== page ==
WAN, MAN, LAN, WLAN, etc.
Information technology can be roughly divided up into six different networks. Take the access networks, for example: Global Area Network (GAN); Wide Area Network (WAN); Metropolitan Area Network (MAN); Local Area Network (LAN) and its wireless variant WLAN (more commonly referred to as Wi-Fi); and Personal Area Network (PAN), which includes connections such as USB, Firewire (IEEE 1394), Bluetooth or IrDA (infrared).
The Global Area Network (GAN) is rarely used as a terminus, although it can connect multiple Wide Area Networks (WANs) or broadband regional Metropolitan Area Networks (MANs) using DSL technology such as VDSL. The access networks also encompass wireless technologies such as GPRS, UMTS, LTE and 5G as well as WiMAX (Worldwide Interoperability for Microwave Access), the 4G standard for the Wireless Metropolitan Area Network.
— Aruba Networks (@ArubaNetworks) 12. April 2019
The latest trend is software-defined WAN
While companies with lots of different sites and branches still frequently use comparatively pricey MPLS lines for their WAN connections, Proservia GmbH & Co. KG is following the latest trend by also offering its corporate customers Software-Defined Wide Area Networks (SD-WAN) with different transmission channels as a managed service via the cloud. For less latency-critical applications (e.g. backup), cheaper IPsec or LTE connections are accessed.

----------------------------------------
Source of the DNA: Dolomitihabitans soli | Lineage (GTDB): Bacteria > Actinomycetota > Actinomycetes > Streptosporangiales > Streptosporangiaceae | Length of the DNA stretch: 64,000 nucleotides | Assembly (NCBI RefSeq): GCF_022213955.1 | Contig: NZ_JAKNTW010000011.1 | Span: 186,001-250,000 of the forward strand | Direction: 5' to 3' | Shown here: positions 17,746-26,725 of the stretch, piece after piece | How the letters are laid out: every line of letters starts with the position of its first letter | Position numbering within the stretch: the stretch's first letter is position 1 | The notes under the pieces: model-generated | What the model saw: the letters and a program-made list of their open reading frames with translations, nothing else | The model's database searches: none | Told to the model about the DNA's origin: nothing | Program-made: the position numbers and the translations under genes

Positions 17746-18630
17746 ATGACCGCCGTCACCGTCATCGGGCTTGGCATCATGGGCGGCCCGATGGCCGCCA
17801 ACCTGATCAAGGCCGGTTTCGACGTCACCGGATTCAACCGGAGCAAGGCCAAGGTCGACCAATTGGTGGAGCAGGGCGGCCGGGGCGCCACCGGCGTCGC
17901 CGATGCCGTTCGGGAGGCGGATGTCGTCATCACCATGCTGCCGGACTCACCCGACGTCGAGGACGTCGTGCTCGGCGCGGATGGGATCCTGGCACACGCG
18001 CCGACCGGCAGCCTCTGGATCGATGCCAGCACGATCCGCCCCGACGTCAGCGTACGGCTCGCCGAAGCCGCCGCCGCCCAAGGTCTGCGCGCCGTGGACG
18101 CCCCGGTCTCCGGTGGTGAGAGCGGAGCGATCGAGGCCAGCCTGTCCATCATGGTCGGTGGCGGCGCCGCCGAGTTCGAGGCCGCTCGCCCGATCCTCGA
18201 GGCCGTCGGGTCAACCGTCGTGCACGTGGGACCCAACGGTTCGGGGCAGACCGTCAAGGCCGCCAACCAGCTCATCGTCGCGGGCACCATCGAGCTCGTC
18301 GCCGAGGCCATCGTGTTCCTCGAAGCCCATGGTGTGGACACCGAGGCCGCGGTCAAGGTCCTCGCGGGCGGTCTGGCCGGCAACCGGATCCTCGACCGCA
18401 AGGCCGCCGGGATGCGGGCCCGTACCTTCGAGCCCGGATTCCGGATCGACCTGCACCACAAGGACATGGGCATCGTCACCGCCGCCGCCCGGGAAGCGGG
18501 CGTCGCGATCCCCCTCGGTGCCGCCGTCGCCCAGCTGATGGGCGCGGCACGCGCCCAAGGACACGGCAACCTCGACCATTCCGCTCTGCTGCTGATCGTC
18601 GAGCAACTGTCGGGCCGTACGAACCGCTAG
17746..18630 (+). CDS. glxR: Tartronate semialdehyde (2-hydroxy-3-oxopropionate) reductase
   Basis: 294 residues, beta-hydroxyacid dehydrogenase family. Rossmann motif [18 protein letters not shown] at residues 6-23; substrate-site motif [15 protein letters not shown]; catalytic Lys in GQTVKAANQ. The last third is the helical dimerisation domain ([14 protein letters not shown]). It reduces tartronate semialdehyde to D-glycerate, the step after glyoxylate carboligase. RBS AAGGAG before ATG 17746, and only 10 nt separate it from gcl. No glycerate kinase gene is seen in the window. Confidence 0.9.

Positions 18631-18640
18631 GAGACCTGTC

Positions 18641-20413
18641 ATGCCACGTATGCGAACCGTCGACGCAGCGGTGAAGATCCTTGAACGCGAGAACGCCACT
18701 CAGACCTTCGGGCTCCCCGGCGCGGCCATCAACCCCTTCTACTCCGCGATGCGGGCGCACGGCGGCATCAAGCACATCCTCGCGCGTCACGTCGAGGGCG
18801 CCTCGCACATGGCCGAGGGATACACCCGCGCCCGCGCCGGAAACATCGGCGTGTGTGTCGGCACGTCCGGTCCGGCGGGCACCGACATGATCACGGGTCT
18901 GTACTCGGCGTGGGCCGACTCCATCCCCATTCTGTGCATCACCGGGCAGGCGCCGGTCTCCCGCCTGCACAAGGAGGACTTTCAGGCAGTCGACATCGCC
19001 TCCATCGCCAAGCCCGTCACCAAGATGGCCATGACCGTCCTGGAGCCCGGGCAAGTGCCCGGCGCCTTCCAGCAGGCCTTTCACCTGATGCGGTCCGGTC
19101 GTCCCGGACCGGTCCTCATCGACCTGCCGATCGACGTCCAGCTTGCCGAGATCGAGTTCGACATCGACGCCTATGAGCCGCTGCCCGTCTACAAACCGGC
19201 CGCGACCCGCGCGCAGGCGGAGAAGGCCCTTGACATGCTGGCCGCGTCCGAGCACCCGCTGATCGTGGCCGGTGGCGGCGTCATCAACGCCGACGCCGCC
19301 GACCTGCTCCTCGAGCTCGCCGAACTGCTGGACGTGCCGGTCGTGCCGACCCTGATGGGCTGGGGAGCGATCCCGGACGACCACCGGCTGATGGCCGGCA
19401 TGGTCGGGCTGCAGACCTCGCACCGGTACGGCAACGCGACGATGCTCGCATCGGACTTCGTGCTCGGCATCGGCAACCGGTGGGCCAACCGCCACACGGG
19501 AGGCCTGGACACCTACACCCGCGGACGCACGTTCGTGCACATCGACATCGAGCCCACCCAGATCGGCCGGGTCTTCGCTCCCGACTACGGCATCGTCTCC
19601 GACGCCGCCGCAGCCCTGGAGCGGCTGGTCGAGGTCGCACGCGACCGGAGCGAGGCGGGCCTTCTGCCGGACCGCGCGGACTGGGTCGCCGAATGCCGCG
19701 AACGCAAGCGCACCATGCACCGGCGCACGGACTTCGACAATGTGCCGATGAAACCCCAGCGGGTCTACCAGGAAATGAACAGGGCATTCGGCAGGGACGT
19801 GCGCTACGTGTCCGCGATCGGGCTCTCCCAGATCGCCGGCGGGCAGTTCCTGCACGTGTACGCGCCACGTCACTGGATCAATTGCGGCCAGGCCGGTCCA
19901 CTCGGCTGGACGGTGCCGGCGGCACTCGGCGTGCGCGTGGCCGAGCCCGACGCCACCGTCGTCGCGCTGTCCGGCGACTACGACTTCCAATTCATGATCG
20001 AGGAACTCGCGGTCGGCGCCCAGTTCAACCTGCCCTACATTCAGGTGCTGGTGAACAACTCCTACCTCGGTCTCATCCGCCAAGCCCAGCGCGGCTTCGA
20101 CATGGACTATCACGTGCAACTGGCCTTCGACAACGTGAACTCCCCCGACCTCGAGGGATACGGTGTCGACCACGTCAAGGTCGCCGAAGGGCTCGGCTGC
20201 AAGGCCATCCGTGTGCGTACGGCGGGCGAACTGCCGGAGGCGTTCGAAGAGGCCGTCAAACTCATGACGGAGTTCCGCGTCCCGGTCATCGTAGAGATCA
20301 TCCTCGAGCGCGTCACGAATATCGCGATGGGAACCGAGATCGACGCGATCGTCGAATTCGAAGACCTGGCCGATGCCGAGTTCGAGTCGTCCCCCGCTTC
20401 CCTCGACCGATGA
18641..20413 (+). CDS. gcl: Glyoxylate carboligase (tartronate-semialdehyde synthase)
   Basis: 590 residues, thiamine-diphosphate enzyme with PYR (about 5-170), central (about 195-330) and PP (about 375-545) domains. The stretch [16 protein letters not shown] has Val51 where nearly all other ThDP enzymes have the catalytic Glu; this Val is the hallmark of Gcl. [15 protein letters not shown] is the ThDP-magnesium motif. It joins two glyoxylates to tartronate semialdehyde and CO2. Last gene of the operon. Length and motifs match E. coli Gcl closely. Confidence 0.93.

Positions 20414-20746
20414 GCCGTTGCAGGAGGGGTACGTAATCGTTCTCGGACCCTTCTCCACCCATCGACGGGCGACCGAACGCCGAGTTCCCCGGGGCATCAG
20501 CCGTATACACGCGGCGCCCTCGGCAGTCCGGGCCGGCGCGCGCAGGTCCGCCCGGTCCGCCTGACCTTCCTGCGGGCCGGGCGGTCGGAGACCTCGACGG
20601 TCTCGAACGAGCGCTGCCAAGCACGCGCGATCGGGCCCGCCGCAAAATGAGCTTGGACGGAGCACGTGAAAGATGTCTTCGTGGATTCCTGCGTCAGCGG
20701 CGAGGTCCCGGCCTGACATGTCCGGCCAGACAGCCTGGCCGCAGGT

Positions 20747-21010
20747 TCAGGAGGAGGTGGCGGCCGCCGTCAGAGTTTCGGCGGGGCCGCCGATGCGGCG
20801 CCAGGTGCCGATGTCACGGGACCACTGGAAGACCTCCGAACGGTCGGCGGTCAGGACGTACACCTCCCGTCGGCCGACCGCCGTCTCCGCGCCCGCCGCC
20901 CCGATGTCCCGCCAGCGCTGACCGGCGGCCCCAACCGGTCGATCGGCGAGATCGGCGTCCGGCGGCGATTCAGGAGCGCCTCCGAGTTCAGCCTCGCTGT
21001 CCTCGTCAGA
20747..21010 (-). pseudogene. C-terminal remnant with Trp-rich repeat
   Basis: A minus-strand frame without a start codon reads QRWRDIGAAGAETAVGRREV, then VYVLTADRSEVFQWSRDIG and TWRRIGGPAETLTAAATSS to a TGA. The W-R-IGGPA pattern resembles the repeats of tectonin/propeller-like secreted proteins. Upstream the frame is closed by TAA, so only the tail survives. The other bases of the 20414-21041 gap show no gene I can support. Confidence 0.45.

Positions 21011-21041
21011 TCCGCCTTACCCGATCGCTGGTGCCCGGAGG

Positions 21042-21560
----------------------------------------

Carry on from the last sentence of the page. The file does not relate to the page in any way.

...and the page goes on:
The Local Area Network (LAN) – mentioned above in the context of Ethernet – can be used, for example, as a cabled connection in a home or corporate network via the RJ45 interface on the computer or laptop. LAN also includes Powerline (PLC), which enables access via the power supply system. WLAN (Wireless Local Area Network), which is often used synonymously with the Wi-Fi brand name, is a wireless connection in a home or corporate network.
(Quelle: aruba via YouTube)
Wi-Fi 6 set to become the latest WLAN standard